Q&A with Sharan Leventhal

Boston Conservatory faculty member Sharan Leventhal (violin) will be teaching in the Conservatory's new M.M. in Contemporary Classical Music Performance program. Read her thoughts on the genre and what to expect in the new program.

June 15, 2015

Boston Conservatory faculty member Sharan Leventhal (violin) will be teaching in the Conservatory's new M.M. in Contemporary Classical Music Performance program. Read her thoughts on the genre and what to expect in the new program.

What is contemporary music?

For me, contemporary music is the music of our time. It reflects the attitudes and interestsof our society at large, and even the impact of technology on the human condition.

Why do you love performing contemporary music?

Collaborating with composers, bringing new ideas and sounds to life.

How is the experience of performing contemporary music different than music from the classical era?

Each era has its own particular flavor—like the cuisine of different cultures. I am particularly interested in the vibe of my own time.

The music that is being written now will be the classics of the future. It is a significant part of my job to champion composers who I feel have something important to say. I can also relate on a visceral level to the energy and intrinsic emotional content of works being written by my peers.

With new music, we forge new paths and make new discoveries, both in terms of musical emotion and technical/instrumental possibilities. We need to keep pushing the envelope.

I also find that my work in contemporary performance has a profound effect on my approach to standard repertoire.

What are you most passionate about?

Music. Family. Friends. Teaching. Art. Dancing. Food. Nature. Books. Gardening. The list goes on.

If you could do anything on stage, what would it be?

I'm already doing what I want.

What is the most interesting piece/where is the most interesting place you've performed?

What: This is impossible to narrow down. Some of the most fascinating pieces I have performed are Ben Johnston’s string quartets in extended just intonation. They require an entirely different understanding of what pitch "is." But, the short list would have to include Scott Wheeler’s violin concerto, Gunther Schuller and Simon Bainbridge’s pieces for Marimolin and Gramercy Trio (they wrote for both), the Beethoven Violin Concerto, the Bach Solo Sonatas and Partitas... and, and, and...

Where: Well, I have played in a variety of moving vehicles—trains, buses, planes... I never was good enough on my unicycle to risk it...

If you had to choose one word to describe your teaching style/philosophy, what would it be?


What skills will your students master in your class?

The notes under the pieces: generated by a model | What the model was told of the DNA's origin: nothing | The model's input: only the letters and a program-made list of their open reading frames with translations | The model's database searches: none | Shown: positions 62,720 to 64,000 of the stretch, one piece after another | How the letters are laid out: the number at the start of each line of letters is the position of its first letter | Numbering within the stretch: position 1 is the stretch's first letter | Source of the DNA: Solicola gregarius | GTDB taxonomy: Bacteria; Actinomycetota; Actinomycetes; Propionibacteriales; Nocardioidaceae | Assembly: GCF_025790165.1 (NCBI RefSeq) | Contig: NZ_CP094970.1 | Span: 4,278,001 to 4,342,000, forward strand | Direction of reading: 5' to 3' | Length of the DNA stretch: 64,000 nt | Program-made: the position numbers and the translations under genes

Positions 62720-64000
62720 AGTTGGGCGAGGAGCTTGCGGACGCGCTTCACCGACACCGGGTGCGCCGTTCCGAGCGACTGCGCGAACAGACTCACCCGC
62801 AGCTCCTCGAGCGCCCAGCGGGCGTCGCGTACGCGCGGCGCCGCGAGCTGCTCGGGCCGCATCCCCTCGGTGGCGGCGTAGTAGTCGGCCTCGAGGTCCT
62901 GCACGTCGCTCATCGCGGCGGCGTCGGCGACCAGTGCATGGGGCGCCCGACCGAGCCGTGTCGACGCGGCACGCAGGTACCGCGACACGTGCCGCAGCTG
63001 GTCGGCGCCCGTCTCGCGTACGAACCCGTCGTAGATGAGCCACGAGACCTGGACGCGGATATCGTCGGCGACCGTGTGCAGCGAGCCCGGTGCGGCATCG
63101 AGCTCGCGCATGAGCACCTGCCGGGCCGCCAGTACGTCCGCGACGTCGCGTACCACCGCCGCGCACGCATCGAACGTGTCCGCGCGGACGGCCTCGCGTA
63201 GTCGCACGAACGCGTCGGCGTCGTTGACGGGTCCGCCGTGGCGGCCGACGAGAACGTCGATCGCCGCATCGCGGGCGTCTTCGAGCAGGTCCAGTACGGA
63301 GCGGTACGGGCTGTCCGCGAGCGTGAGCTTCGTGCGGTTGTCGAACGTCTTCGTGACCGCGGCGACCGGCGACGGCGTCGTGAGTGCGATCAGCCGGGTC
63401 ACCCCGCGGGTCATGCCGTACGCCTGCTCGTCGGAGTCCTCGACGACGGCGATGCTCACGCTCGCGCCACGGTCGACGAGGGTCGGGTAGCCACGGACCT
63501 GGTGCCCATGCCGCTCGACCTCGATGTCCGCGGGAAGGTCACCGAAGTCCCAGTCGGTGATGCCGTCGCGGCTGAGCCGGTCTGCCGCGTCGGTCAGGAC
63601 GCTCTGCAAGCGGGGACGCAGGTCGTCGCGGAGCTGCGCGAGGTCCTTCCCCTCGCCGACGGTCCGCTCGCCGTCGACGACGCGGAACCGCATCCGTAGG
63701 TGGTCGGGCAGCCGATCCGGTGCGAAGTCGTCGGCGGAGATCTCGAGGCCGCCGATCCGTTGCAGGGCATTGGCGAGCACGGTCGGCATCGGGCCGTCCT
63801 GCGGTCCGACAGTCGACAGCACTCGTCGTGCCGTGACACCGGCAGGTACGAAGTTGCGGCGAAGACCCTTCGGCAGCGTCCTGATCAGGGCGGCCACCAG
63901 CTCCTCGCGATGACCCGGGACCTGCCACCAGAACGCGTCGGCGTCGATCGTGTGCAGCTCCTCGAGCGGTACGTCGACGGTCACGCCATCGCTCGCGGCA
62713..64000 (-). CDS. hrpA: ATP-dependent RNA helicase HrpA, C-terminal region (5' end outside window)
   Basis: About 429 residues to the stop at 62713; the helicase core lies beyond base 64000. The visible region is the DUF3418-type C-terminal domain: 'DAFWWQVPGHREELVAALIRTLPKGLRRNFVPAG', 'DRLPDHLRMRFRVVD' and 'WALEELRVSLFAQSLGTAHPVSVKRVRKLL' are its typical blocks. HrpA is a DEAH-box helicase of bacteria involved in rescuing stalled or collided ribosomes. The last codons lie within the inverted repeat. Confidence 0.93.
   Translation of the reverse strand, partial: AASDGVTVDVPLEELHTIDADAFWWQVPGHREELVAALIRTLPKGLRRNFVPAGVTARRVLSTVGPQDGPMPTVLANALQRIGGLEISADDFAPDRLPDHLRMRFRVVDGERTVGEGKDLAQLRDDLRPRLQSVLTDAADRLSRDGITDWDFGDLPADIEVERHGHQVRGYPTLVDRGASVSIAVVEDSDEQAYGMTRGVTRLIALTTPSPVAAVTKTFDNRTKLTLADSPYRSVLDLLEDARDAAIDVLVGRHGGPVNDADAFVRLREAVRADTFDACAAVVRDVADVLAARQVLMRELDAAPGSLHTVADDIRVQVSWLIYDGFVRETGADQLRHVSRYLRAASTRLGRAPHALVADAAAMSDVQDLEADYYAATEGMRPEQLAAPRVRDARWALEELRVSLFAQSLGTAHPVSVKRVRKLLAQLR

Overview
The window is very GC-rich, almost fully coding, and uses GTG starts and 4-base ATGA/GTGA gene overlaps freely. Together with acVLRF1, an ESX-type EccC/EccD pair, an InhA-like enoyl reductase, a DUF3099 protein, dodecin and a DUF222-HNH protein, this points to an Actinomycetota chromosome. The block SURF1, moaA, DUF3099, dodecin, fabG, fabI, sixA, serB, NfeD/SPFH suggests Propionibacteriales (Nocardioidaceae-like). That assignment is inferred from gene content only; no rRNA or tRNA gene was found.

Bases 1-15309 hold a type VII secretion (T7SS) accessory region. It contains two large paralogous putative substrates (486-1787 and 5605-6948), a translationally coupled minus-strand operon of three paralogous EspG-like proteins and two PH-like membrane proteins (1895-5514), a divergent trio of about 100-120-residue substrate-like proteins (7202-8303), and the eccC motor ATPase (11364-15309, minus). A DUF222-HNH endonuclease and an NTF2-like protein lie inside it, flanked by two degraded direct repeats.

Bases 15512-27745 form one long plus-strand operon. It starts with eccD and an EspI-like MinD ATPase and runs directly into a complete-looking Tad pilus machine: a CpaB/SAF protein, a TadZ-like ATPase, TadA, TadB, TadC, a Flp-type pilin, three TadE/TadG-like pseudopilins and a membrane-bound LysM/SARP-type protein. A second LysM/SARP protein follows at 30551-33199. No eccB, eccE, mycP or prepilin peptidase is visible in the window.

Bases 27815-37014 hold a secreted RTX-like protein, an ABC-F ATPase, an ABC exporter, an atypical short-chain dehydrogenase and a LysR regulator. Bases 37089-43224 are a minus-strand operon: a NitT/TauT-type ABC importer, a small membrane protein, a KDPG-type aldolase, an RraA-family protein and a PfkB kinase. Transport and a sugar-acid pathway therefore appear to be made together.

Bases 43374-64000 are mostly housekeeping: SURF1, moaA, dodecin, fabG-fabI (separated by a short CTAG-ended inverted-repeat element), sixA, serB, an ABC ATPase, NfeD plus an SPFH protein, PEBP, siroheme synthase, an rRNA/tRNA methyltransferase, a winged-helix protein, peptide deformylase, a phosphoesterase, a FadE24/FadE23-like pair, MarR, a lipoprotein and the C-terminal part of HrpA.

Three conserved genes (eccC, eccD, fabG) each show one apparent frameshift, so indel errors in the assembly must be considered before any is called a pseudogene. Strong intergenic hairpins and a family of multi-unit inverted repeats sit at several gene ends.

I aim to help my students become creative, independent, self-sufficient musicians. Of course, when it comes to the physical reality of playing, this includes making the violin an ally rather than an obstacle. Effortless playing is an obsession, and my approach to the violin is informed by years of experience in dance, tai chi, various other body awareness disciplines and a basic understanding of anatomy, as well as curiosity about perception and how mental imagery and belief systems influence actions.

That said, understanding a score—trying to get inside the composer's mind and process—and expressing the thoughts and feelings revealed, is the goal of our work.

How are you preparing your students to lead?

I encourage them to be open minded, independent thinkers, collaborators and articulate, effective communicators—both verbally and musically.

What makes the Conservatory 'the' place to study contemporary music performance?

The Boston Conservatory, with its large, vibrant composition department, excellent dance and theater divisions, and outstanding faculty, is a great place to learn and collaborate across disciplines. The possibilities are endless.

What kind of student do you want to work with?

Seekers. Individuals who are enthusiastic, curious and committed to the process of learning and growing.

What kind of work are you interested in exploring?

This is impossible to answer. There is always something new for me out there, something yet to be discovered.

I have developed a number of projects: Sound Thinking, an exploration of the evolution of the language of western art music; Where Sound and Motion Meet, an interactive program (with Gramercy Trio) looking at the link between music and dance; and currently am working on As Far as the Eye Can Hear, and the Ear Can See, another interactive, interdisciplinary program (also for Gramercy), this time with music and visual art.

Learn more about Boston Conservatory's Contemporary Classical Music Performance program.